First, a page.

A terminal/location-specific safety policy will be developed which will be in accordance with the highest standards available in the sector.
The use of LNG as marine and Heavy Good Vehicle (HGV) fuel is based on a mature and safe technology which has long been used in the mobility sector. LNG has been used as fuel for trucks, cars and ships for over 50 years. The industry has built up an excellent reputation for the safety of use and its compliance with the associated safety standards.
LNG arrives at the terminal by ship, is unloaded and temporarily stored in tanks, then partly pressurised and heated in vaporisers (where it is regasified) and then measured and fed into the gas network. At this point, its use is identical to that of conventional natural gas. LNG – in its liquefied state – can also be reloaded and distributed by tank truck, ship and rail ank car.
LNG carriers are equipped with state-of-the-art safety technology. They have double hulls to ensure minimal risk of leakage in the event of a collision. In the rare event of a collision and of LNG leaking into the water, the cryogenic liquid would warm up immediately due to the ambient temperature and the warmer water and change its aggregate state from liquid to gaseous. The resulting cloud of gas would rise and disperse. LNG does not dissolve or mix with water but rather evaporates into gas and disappears as it is lighter than air. A cloud is visible around the leakage. However, this is not a gas cloud, but condensing water vapour due to the cold that is released from the LNG. The regasified LNG has already risen up out of it.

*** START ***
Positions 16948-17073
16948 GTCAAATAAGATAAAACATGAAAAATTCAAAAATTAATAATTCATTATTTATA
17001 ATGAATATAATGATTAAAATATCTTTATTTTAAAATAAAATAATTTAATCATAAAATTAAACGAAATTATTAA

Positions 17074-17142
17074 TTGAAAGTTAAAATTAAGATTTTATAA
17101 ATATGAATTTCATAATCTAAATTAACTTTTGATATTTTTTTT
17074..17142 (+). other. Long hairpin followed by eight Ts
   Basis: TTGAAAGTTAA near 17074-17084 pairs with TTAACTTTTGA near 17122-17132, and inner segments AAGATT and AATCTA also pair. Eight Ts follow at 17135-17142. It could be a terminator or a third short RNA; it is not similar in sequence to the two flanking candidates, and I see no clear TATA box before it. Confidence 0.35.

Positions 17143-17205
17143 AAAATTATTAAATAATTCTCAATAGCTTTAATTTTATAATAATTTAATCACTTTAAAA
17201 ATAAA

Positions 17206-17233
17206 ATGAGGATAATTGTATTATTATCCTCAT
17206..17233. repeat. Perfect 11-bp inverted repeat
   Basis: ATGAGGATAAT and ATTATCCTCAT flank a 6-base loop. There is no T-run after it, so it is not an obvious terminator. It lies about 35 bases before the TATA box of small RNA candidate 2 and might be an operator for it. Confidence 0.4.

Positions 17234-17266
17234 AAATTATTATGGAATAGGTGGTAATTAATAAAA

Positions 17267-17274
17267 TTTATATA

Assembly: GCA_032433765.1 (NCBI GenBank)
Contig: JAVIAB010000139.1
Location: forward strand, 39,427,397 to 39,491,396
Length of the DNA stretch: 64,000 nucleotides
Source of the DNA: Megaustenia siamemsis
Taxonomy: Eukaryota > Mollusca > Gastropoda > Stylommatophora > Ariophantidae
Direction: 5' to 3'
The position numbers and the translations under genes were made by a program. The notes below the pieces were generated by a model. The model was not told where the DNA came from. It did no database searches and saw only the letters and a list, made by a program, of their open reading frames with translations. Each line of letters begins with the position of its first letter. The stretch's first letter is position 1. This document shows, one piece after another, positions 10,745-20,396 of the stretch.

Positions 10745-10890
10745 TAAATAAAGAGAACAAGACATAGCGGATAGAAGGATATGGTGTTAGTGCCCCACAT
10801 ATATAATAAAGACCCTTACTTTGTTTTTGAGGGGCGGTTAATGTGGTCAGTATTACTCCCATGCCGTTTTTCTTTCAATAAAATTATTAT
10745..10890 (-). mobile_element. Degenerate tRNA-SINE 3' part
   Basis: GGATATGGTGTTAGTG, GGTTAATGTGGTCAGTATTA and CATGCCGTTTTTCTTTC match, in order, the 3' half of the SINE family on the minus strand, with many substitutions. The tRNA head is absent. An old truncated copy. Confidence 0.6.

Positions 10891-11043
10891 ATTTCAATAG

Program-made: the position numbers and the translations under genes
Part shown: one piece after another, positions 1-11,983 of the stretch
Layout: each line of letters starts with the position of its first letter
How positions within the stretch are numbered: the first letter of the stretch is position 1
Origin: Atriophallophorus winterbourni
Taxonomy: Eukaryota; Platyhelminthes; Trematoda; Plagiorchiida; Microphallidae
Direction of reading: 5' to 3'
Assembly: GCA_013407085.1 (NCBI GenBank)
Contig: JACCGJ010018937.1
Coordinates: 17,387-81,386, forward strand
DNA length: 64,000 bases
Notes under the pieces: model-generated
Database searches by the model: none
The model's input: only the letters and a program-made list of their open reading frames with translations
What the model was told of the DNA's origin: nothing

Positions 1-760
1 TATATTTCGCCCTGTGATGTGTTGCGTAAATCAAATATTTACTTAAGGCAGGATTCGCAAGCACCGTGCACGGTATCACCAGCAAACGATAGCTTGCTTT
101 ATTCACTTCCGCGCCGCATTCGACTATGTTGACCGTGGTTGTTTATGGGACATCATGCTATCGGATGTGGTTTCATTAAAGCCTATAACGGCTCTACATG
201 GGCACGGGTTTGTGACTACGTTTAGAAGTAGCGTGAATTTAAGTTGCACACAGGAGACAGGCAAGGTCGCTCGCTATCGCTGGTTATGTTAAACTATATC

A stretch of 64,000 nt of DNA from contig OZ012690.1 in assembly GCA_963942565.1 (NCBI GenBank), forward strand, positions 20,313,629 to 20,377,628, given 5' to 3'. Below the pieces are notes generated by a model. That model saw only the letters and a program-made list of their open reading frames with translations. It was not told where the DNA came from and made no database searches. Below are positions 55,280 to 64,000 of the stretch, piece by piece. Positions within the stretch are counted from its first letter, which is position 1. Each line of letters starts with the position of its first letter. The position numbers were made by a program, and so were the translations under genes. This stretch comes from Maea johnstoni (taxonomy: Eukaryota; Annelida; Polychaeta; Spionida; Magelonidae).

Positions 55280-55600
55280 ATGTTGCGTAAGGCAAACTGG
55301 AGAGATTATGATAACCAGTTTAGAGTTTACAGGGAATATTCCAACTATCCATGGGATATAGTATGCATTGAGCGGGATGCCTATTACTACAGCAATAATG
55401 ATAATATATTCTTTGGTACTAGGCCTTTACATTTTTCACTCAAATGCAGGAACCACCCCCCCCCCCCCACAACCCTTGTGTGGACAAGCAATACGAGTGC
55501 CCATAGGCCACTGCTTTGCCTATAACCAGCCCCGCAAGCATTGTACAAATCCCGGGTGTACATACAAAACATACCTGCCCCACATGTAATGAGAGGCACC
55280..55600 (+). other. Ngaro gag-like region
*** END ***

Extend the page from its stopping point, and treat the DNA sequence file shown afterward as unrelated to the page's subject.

LNG is liquefied natural gas, the cleanest fossil fuel available. When using LNG as fuel in small-scale applications, such as in transport or for selected industridal setors, less CO2 is emitted than when using oil products, and virtually no nitrogen or fine dust is generated. It is also a sulphur-free fuel.
LNG can make a (limited) contribution to reducing greenhouse gas emissions in the mobility sector, depending on factors such as the extraction site, the liquefaction plant, the mode and route of transport and the type of engine, etc. By optimising LNG supply chains, greenhouse gas emissions can be reduced by up to 20%. However, the use of LNG — and thus the choice of fuel — is only one measure in a series of actions to increase sustainability in the transport sector.